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Discussion in 'Pharmacy' started by mmcaule, May 28, 2008.

  1. mmcaule

    mmcaule 2+ Year Member

    Jan 4, 2008
    Sarnia, Ontario
    In the future, do you think it will be the pharmacists using pharmacogenomic tests to look for relevant genes or do you think it will be physicians?
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  3. Priapism321

    Priapism321 Bursting with enthusiasm 5+ Year Member

    Apr 17, 2007
    I would say physicians almost certainly, but before we get to the point where pharmacogenetic testing is relevant, you have to know what genes you are looking for. The Director of the Center for Pharmacogenomics at my institution is a Pharmacist.

    There are a great deal of physician scientists and traditional researchers paving the way for Pharmacogenomics as well without a doubt.
  4. UTPharm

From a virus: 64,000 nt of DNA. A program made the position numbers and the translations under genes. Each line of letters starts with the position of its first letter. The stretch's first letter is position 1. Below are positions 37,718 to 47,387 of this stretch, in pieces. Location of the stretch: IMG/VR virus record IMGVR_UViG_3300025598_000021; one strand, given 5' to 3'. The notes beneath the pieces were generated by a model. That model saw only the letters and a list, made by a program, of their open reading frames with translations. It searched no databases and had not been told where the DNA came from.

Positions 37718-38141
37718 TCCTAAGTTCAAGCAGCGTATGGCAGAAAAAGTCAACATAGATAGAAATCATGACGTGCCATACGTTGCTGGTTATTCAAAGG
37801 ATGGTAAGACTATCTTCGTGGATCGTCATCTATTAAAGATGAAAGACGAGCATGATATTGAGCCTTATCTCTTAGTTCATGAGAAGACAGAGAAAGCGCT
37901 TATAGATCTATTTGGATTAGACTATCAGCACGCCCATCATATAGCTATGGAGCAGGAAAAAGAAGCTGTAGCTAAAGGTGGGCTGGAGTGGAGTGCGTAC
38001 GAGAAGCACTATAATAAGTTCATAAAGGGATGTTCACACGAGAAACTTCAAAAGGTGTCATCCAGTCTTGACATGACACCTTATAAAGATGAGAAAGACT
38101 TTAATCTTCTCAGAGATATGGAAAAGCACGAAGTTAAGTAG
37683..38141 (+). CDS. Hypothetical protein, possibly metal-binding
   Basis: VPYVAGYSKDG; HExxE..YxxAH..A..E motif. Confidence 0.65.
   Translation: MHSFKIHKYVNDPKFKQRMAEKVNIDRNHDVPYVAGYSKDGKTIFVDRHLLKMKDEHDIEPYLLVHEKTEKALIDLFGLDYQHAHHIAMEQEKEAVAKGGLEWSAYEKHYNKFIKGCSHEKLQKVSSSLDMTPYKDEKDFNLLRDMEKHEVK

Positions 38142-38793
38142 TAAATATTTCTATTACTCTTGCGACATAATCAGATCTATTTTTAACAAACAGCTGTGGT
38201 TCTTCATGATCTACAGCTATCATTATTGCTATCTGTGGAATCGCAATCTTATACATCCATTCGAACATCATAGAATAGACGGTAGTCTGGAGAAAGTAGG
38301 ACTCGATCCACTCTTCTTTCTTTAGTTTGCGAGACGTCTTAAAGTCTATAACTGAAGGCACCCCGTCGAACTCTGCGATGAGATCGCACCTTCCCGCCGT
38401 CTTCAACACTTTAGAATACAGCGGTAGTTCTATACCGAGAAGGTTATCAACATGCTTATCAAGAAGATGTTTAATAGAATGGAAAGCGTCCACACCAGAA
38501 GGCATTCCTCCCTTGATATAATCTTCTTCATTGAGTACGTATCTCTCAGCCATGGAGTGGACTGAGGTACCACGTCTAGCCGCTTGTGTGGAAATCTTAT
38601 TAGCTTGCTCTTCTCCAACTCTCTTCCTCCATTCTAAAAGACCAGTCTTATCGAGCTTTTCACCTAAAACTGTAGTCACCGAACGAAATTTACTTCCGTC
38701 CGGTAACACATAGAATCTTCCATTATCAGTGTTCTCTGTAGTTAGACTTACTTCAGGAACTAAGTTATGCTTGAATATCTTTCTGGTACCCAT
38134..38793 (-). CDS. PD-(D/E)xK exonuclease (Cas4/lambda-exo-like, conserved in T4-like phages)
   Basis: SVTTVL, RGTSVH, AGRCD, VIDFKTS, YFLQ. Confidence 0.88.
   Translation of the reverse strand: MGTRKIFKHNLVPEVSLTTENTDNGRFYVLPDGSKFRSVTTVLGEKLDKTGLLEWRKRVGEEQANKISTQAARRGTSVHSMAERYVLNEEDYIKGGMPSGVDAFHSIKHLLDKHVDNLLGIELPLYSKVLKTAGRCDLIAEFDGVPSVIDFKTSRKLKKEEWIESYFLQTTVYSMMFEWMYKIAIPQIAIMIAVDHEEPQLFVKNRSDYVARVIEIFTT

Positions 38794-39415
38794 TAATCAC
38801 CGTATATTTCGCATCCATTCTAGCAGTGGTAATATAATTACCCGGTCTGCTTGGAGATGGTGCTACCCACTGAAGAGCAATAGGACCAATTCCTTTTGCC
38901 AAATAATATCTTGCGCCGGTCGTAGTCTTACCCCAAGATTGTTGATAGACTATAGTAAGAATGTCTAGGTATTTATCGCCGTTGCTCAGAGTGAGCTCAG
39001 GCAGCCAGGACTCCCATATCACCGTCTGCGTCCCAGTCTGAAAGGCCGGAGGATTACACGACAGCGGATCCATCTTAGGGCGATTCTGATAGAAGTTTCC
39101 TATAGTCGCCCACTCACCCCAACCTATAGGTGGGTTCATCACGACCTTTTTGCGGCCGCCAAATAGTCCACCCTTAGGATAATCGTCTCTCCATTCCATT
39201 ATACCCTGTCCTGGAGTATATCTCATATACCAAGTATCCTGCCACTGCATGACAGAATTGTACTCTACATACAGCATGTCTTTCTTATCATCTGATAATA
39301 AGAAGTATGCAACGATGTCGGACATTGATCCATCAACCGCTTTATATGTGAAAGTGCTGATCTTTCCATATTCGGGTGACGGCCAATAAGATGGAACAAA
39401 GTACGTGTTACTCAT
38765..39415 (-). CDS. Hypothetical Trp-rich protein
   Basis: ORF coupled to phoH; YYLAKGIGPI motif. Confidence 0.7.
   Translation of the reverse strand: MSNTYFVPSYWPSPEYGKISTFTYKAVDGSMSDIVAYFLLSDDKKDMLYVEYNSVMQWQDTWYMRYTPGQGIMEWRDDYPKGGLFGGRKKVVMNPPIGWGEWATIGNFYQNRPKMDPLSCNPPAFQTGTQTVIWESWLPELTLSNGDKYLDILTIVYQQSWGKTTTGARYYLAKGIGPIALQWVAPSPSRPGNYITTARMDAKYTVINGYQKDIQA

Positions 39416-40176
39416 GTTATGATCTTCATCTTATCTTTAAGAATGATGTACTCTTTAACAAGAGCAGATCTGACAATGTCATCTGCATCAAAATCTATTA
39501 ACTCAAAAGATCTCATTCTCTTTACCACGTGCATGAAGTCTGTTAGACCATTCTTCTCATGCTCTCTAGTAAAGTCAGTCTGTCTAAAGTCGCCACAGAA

UTPharm 2+ Year Member

    Mar 16, 2008
    How many clinical tests do pharmacists do currently? Not that many, as far as i know.

    In our microlab we did a little gene mapping to see if a person has genes coding for specific traits. kinda cool. not something i would want to do every day.

  5. 117296

    117296 Guest

    Oct 3, 2006
    I would say both. Physicians could use it as a diagnostic tool and pharmacists could use it for better patient therapeutics.

    Case in point: Many people report that some allergy medications don't work for them and others do. Pharmacogenomics may unlock some answers to questions that we aren't able to answer yet.
  6. futuredruggist

    futuredruggist New Member 5+ Year Member

    Mar 29, 2006
    At my medical center, all the clinicians have access to the entire patient record. So if there is a genetics section of the program one day, I could see patient genotype being part of the clinical review for a staff pharmacist to ensure the appropriateness of the medication and dose before approving the order. Same for a clinical pharmacist who could take genetic information into account when monitoring patients and could use it to make decisions about drug therapy.

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